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Governance as Evolution: The consequences of mega trends on family business governance

The PractitionerGovernance is a perennial topic in the field of family enterprise. For new paradigms and insights read “Governance as Evolution: The consequence of mega trends on family business governance” here by guest bloggers Alexander Koeberle-Schmid, Denise Kenyon-Rouvinez and Ernesto J. Poza.

Governance as Evolution: The consequences of mega trends on family business governance

Governance in a family enterprise is evolution, not prescription – it is always a work in progress, never a completed project. It requires consistent discipline, and strategies and structures have to be adapted not only as the business and the family change and grow, but also as the world changes economically, commercially, and demographically.

Family enterprises should always know which challenges they face. Cultural and demographic changes as well as communication are mega trends that affect family businesses and their families, too.

Cultural change

A cultural trend is that the generation that is starting to inherit now is less naturally obedient. The younger generation appears to be more individualistic, with respect to the clan, but also highly collaborative and internationally oriented, through Facebook, Twitter, and so on. Society and corporate culture have become less patriarchal, and families will eventually also have to evolve towards that new paradigm.

There is an obvious challenge for family enterprises here. What will they need to do to attract their talented next-generation members, keep them motivated, and retain them?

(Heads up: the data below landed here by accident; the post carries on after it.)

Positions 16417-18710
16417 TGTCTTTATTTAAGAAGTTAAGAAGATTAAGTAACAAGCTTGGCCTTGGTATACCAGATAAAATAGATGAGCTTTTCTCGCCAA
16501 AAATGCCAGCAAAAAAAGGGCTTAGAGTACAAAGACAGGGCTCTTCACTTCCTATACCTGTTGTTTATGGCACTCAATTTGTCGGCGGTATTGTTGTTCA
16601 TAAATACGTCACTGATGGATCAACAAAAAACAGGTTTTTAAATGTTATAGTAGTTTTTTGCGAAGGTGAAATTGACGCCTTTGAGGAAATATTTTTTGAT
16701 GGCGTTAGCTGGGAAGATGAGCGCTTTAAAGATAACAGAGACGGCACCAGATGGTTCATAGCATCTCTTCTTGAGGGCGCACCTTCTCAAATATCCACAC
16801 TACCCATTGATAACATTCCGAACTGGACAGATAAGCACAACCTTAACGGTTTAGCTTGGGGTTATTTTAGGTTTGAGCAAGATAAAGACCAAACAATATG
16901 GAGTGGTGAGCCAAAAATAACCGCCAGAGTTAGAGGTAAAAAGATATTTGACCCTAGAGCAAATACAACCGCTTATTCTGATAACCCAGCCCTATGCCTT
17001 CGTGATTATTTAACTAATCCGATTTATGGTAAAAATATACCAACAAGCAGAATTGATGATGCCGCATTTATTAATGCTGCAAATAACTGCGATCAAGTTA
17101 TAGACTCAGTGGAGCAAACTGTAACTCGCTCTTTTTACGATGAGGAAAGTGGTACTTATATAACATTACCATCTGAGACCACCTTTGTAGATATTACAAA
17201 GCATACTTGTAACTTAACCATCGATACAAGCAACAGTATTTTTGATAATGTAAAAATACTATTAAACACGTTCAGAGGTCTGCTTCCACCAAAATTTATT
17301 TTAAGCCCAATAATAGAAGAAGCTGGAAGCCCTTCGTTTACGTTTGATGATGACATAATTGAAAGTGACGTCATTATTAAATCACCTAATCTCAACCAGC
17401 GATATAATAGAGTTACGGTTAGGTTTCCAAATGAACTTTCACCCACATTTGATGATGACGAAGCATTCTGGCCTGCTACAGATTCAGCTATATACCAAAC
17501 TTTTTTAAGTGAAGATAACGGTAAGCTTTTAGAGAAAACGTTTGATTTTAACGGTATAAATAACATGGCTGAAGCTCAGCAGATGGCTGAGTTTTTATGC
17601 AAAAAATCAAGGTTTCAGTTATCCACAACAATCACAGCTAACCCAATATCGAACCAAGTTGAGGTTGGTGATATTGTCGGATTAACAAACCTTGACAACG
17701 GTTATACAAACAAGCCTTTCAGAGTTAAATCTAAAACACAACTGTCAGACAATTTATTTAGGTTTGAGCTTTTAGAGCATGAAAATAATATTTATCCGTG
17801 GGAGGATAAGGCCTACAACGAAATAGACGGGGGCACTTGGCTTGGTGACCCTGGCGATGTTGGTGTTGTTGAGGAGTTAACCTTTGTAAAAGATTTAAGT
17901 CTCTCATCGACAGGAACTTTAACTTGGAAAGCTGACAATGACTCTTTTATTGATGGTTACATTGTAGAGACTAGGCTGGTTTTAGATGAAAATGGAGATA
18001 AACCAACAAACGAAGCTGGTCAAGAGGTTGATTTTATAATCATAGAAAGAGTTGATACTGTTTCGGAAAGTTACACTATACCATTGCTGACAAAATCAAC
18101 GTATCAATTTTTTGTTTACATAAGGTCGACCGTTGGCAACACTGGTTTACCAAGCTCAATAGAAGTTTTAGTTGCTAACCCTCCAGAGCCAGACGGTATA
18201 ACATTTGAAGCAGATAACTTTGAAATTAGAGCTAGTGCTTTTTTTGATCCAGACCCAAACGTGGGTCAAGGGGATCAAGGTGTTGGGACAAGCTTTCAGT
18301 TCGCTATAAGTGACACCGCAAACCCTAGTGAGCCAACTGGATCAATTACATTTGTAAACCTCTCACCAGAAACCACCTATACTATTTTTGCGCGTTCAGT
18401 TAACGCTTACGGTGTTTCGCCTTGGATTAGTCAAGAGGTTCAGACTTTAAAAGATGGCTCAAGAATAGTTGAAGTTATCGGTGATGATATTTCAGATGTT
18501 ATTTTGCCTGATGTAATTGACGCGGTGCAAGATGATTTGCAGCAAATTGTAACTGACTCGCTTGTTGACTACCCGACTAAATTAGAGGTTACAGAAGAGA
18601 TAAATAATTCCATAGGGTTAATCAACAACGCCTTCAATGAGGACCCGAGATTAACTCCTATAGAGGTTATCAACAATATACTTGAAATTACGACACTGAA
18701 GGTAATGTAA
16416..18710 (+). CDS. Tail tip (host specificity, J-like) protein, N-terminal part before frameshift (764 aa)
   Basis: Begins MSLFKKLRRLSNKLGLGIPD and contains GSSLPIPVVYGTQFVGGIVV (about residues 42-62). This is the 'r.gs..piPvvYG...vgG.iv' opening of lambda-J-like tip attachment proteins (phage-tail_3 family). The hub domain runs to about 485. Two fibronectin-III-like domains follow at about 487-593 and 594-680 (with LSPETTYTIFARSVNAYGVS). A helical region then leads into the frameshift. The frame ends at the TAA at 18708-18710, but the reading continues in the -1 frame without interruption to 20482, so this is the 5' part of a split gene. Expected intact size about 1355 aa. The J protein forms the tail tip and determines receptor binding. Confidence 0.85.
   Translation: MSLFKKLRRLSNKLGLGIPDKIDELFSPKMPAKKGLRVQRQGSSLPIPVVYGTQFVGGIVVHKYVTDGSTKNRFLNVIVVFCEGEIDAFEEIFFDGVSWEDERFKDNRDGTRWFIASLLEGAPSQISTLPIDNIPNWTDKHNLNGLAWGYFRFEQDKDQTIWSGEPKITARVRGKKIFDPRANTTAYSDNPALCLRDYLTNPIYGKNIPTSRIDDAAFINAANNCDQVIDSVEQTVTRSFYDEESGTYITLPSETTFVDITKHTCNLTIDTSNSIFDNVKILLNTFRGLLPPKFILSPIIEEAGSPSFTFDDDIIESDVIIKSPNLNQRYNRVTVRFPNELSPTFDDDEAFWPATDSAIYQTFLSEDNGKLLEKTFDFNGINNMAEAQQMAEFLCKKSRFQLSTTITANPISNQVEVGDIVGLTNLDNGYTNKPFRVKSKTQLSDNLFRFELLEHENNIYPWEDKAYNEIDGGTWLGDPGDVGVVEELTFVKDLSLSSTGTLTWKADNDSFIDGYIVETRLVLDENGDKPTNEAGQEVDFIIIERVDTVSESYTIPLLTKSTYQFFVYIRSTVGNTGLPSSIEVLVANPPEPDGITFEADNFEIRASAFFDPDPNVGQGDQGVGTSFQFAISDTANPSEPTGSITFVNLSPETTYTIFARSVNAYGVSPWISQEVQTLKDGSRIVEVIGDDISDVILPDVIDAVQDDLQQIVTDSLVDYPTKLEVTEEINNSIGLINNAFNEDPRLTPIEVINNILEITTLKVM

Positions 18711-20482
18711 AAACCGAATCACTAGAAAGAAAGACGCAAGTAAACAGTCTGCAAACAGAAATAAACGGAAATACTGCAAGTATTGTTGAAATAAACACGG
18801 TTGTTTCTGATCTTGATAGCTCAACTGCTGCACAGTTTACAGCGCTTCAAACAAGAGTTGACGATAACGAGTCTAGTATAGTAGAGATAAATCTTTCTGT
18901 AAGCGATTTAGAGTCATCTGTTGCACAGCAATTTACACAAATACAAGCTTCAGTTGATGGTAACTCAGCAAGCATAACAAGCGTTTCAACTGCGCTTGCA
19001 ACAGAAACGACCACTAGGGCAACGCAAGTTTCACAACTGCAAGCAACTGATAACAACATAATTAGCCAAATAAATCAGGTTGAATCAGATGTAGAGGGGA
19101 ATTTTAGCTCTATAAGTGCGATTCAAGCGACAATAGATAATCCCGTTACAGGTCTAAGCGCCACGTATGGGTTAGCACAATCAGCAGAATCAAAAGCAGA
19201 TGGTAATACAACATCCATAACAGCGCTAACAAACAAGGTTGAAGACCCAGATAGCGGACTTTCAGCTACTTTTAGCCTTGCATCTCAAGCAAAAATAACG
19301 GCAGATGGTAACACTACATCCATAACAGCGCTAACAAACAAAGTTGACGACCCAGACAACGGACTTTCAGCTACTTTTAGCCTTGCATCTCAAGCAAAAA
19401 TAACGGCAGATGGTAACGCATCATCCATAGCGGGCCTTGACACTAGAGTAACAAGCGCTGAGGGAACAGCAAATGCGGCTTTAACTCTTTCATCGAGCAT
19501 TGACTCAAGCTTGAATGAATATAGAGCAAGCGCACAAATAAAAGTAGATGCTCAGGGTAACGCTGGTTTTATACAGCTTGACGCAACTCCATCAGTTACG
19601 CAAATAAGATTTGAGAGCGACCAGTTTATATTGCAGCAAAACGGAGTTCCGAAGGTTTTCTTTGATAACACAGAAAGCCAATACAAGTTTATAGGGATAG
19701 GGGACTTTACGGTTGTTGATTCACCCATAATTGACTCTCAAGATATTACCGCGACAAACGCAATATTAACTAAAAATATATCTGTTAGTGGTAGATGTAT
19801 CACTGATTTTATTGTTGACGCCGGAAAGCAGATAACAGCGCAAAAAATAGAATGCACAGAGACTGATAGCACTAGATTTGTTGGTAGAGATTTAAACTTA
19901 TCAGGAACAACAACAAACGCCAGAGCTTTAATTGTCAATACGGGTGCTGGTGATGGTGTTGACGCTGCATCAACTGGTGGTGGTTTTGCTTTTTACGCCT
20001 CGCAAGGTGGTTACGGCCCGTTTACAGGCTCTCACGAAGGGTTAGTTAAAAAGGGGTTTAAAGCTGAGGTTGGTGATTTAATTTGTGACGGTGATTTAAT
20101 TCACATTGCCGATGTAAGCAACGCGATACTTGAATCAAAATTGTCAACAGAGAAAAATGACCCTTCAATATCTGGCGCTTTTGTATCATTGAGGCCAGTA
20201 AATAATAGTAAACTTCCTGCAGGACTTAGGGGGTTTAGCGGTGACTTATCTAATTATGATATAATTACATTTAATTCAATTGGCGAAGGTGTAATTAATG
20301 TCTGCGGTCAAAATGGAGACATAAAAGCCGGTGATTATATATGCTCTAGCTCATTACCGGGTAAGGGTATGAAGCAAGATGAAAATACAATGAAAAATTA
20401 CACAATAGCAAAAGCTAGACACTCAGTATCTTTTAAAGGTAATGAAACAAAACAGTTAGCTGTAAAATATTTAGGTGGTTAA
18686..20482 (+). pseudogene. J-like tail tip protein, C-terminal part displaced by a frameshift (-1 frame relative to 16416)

Demographic change

Across many parts of the world, human population and lifespan are rising markedly. For all businesses and governments, this creates immense opportunities and challenges, but there are naturally unique aspects for the family enterprise. How will it affect the concept of succession, if there are three or four generations of working age, many of whom wish to work in the business? Can family enterprises retain their talented and ambitious 30-somethings and 40-somethings, who have begun to acquire considerable executive experience, if the 75-year-old tennis-playing, highly active founder/CEO is still working and is showing no desire to make way for them?

Communication

The modern business is more akin to a complex international network of teams than the monolithic structure of the twentieth century. Virtual, international teams and greater use of informal communication, in addition to formal face-to-face meetings, are natural consequences of globalization and internet-based technology. These challenges call for a very different approach to communication. Engaging people – all stakeholders – remains of paramount importance, but can be a greater challenge for two reasons: people tend to be more geographically dispersed and they may be more mobile and ambitious. How can the younger generation be involved and cohesion be encouraged?

To find more ideas on solutions to the challenges of governance in family enterprises, you can read: Governance in Family Enterprises – Maximizing Economic and Emotional Success (Palgrave Macmillan, ISBN 978-1-137-29389-3) by the authors.

About the contributors:
Alexander Koeberle-SchmidDenise Kenyon-RouvinezErnesto J. PozaAlexander Koeberle-Schmid is a family business advisor with KPMG AG Wirtschaftsprüfungsgesellschaft. Denise Kenyon-Rouvinez is Wild Group Professor of Family Business and co-director of the Global Family Business Center at IMD. Ernesto J. Poza is clinical professor of Global Entrepreneurship and Family Enterprise at the Thunderbird School of Global Management. They can be reached at a.koeberle-schmid@intes-beratung.de, denise.kenyon-rouvinez@imd.org, ernesto.poza@thunderbird.edu.

Stay tuned next week for another issue of The Practitioner.

Yours in Practice,

The Practitioner

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